An Official Debate Thread

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  • #26
Evo
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Ivan Seeking said:
So we are debating about debate? I wonder if this is a good idea... :tongue2:
I think we're debating whether fingernail dirt is sentient.

edit: Oooh...is toejam sentient. Could be, it's scary stuff. :surprised
 
  • #27
Ivan Seeking
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Evo said:
I think we're debating whether fingernail dirt is sentient

On that point I defer to my old signature:

Keep the company of those who seek the truth and run from those who have found it.
 
  • #28
Pengwuino
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Jameson said:
I just went to a forum off of infidels.com or .org, I don't know the exact address, but anyway - They have a section where their are formal debates grouped into rounds, with a moderator. Other memebers cannot post on the debate thread, but they can post onto a side thread making comments.

I think PF should emply this idea because it would add structure to the masses of ideas going around. I have seen too many incomplete, unreferenced, obsurdly biased posts that are typed in a few minutes while others put thought, research, and patience into theirs.

What do you guys think? Should we have formal debates? I say yes.

Sounds friggen awesome! Too bad someone already said it flamed out when they tried.
 
  • #29
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BicycleTree said:
zoobyshoe, your post demonstrated a remarkable lack of understanding of the issue. You can map every pathway and understand every relation in the brain, but how do you derive from all that information the experience of consciousness? From the neural pathways for blue, how do you arrive at the blueness of blue? This is not a neurological issue. Brain function is a neurological issue, but if you don't see the difference between brain function and conscious experience... what can I say. No need to talk to you.
Baseballs are not sentient.
 
  • #30
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BicycleTree said:
Obviously, I have completely refuted zoobyshoe in post 22.
Obviously you haven't. Baseballs are not sentient.

Fingernail dirt and toejam might be, if you count the bacteria in it. It is possible bacteria is sentient. I can't say for sure.
 
  • #31
hypnagogue
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This is probably not the best place to get into an extended discussion on this, but...

zoobyshoe said:
Baseballs are not sentient.

If you take 'sentient' to mean 'self-aware' or 'capable of thought' or something, then yes-- baseballs do not exhibit the proper kind of physical structure to be sentient in this way. (That is, assuming the structure of thought is supervenient upon physical structure; I believe in that position strongly, though some seem to reject it. For now it's an open empirical issue, pending more detailed scientific investigation of the brain/mind connection.)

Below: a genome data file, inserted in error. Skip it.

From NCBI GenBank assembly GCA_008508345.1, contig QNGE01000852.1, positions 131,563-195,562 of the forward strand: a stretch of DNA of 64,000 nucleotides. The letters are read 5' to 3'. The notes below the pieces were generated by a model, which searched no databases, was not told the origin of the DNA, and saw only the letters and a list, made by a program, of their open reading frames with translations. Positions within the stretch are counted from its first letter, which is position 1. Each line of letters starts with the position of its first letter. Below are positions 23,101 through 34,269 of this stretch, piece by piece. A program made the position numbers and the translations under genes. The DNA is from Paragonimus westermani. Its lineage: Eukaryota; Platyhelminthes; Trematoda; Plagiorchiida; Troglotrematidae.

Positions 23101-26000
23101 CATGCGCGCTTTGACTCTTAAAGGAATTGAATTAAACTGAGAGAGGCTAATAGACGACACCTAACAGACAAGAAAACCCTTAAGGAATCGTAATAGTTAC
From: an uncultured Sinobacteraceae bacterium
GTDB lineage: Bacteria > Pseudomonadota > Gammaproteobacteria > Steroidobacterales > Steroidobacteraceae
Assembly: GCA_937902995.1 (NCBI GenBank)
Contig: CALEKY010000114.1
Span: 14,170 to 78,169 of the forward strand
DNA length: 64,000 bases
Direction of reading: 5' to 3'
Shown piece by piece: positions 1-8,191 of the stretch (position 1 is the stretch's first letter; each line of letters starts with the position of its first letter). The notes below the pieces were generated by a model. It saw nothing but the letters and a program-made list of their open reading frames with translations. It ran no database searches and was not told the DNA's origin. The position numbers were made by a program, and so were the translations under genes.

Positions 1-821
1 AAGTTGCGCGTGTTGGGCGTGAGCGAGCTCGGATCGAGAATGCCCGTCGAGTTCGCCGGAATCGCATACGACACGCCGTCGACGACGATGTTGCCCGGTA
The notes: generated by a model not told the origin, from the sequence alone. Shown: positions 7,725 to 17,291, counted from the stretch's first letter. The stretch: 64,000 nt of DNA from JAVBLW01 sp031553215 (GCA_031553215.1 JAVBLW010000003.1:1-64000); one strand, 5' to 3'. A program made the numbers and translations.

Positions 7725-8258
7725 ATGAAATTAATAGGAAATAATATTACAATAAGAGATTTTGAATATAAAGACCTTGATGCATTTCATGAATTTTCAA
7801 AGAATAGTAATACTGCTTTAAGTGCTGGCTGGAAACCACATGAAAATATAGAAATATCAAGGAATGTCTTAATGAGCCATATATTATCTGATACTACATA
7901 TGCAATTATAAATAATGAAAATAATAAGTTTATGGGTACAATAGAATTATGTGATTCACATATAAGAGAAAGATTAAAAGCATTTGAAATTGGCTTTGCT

If you take 'sentience' to mean 'phenomenal consciousness' or 'subjective experience' or 'qualia,' it really is not such a clear-cut issue, basically for the reasons BicycleTree listed in post #11. I would be shocked if a baseball had some sort of primitive but unitary subjective experience, but we can't rule it out definitively as you would like to.
 
  • #32
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hypnagogue said:
If you take 'sentience' to mean 'phenomenal consciousness' or 'subjective experience' or 'qualia,' it really is not such a clear-cut issue, basically for the reasons BicycleTree listed in post #11. I would be shocked if a baseball had some sort of primitive but unitary subjective experience, but we can't rule it out definitively as you would like to.
I can.

...........
 
  • #33
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zoobyshoe said:
I can.

...........
What an excellent example of:
BicycleTree said:
No. People in general are not intelligent enough to debate. Most debates take the sole form of "well here's what I think." One person presenting his point of view followed by the other person presenting his point of view does not constitute a debate. Tossing points back and forth productively requires powerfully accurate comprehension and reasoning skills, which people generally do not have. When this reasoning inadequacy becomes compounded with a psychological inability to admit error, debate is futile.
 
  • #34
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BicycleTree said:
zoobyshoe, your post demonstrated a remarkable lack of understanding of the issue. You can map every pathway and understand every relation in the brain, but how do you derive from all that information the experience of consciousness? From the neural pathways for blue, how do you arrive at the blueness of blue? This is not a neurological issue. Brain function is a neurological issue, but if you don't see the difference between brain function and conscious experience... what can I say. No need to talk to you.